The Tragedy of Troilus and Criseyde Essay
The Tragedy of Troilus and Criseyde
Chaucer started his prose by introducing the character of Troilus and how he went through the course of love and failure - The Tragedy of Troilus and Criseyde Essay introduction. The author forewarned his readers of the wonders of love that the heaven’s grace can bring. In this prose, Troilus and Criseyde were his subjects for comparison.
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Troilus was never the kind who prayed for the heaven that love may bring. He was actually one of those who scorned love and never believed the immeasurable joy that it can bring. He sneered over his men, calling them fools as they delighted at the sight of beautiful ladies and dream about love (Chaucer).
Then on the feast of the palladium, the God of Love took vengeance on Troilus. He hit him with his arrow and as his gaze came upon the beautiful Criseyde standing on one corner, his heart leaped and he knew his heart has betrayed his virtue. He was right then one of the fools in love (Chaucer).
Criseyde on the other hand was a girl caught in the shame of his father’s treachery to his country, only protected by favors from Hector. She is the niece of Pandarus, Troilus’ good friend, and has been known throughout Troy for her beauty and modesty. She had rejected Troilus at first, but when she saw his misery in loving her during the plotted meeting in Deiphobus’ house, her hardness melted away into love (Chaucer).
They were both misers at first as Troilus with his huge pride decided to love Criseyde in secret and Criseyde was a widow living in an island, but Pandarus brought them together and led the way to the heaven of grace brought by love.
Heaven is a place of abundance (Brown). In the given prose, the heaven of grace connotes that love can bring an abundance of blessing in many forms. It was reflected through the happiness each of the couple brought to the life of one another. It was the bliss and satisfaction that each have felt.
In the case of Troilus, it was in the form of salvation from the sorrow and pain he felt as he tried to love Criseyde from afar to keep his pride intact. When he was finally able to make his feelings known to her, he found joy even in the simplest things and there was no more glory than being loved in return. For Criseyde, it was through the security and the loyalty that Troilus offered her that made her really happy. Each felt like pure delight amidst the war.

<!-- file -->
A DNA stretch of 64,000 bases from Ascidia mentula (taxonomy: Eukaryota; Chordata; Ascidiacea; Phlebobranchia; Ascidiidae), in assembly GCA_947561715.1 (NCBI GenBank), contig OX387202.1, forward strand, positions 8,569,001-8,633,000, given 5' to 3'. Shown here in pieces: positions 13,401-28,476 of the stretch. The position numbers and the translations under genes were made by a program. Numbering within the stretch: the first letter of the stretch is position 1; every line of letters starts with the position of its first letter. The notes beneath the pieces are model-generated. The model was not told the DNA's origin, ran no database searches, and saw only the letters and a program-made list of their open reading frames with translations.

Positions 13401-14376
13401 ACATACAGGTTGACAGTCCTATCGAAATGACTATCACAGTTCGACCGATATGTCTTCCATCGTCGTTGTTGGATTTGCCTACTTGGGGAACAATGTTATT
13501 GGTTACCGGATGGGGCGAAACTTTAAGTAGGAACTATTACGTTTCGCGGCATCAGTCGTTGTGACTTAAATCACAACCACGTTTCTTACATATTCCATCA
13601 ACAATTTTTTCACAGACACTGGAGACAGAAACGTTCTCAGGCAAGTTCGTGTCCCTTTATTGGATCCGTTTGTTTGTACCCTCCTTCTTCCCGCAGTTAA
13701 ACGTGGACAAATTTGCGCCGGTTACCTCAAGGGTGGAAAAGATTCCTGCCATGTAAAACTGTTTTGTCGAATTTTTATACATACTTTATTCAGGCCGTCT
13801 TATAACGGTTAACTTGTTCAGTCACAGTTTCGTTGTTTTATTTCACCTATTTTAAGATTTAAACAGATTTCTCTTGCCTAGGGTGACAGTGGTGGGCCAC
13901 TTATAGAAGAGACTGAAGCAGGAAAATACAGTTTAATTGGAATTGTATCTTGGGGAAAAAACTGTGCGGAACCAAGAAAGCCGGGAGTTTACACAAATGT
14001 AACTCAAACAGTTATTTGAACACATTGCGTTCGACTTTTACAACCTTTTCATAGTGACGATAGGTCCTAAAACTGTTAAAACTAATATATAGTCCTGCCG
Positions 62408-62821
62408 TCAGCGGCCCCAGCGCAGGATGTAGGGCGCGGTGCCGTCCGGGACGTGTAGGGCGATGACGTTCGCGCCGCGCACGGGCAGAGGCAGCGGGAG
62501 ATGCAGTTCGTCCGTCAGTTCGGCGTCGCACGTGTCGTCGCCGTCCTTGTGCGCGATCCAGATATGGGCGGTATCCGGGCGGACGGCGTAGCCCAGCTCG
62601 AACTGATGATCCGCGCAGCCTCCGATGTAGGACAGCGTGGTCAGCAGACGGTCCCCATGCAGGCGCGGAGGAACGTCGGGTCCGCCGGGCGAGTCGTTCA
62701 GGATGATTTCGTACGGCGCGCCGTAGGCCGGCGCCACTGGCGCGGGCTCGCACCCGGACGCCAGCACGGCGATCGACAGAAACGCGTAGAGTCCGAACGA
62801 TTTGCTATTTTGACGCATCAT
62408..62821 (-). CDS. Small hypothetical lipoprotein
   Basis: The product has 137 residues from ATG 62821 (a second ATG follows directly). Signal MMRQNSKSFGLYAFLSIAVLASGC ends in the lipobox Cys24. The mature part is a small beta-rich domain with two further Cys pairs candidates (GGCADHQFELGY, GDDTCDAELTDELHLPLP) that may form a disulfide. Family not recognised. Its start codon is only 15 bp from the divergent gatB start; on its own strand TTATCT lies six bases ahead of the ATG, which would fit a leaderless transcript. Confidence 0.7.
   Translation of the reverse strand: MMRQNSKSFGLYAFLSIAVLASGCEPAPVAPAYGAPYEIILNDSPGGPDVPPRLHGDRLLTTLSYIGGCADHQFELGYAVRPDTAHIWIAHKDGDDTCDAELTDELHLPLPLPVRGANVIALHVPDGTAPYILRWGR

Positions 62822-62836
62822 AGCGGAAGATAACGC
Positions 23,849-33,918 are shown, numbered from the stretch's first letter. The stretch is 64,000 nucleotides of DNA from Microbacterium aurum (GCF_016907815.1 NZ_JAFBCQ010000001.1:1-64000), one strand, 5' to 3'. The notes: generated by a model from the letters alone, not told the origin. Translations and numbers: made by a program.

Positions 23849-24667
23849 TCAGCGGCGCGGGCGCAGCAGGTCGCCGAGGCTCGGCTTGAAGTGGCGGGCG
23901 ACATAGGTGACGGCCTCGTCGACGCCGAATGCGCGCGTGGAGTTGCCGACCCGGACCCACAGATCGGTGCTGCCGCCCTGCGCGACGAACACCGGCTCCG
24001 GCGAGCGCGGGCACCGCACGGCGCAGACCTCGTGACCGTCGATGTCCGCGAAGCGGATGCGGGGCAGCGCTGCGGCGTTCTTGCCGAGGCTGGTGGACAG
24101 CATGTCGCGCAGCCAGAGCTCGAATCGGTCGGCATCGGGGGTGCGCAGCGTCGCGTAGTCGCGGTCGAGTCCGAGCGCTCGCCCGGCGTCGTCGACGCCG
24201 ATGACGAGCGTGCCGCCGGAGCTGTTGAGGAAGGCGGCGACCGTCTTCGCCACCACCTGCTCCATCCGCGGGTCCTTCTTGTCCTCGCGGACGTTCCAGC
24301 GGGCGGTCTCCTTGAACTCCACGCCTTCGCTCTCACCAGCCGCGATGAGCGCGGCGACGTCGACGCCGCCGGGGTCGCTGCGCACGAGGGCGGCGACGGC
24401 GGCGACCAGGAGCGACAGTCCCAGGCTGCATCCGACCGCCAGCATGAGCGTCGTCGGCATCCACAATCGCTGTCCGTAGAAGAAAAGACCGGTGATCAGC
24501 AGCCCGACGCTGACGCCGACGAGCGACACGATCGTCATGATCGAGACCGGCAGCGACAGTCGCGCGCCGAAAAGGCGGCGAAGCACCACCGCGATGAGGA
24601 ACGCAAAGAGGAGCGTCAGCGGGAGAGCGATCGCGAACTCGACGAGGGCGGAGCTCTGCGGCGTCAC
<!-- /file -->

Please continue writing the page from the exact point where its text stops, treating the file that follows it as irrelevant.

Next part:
In their “chance-meetings” they were fulfilled more especially when they were set up for a night in Pandarus’ home. The utter ecstasy of their union, the immeasurable happiness they felt was heaven itself on earth and when they had to part for the day was about break, it was like dying.
Dying may be compared to the feelings of loneliness and despair that love can overcome. In a number of instances in the story, it was emphasized how love will not feel as much as a grace from heaven without sorrow nor pain, as it was said in Stanza 92 of the first book, “How ever could one know what sweetness is if one had never tasted bitterness?” (Chaucer). It was further reflected when by the end of the tragedy, Troilus was slain in the battle. After many years of waiting for the fulfillment of Criseyde’s promised return from being captive of Greeks he was finally free. He was anyhow, figuratively dead from his suffering heart. Dying literally was his last taste of the heaven of grace from love.
Chaucer, Geoffrey. Troilus and Criseyde. USA: Penguin, 1971.
Brown, Daniel. “You Are a Person of Abundance.” (2005). Ambafrance-do.org. 29 October 2008 < http://ambafrance-do.org/spirituality/45786.php>.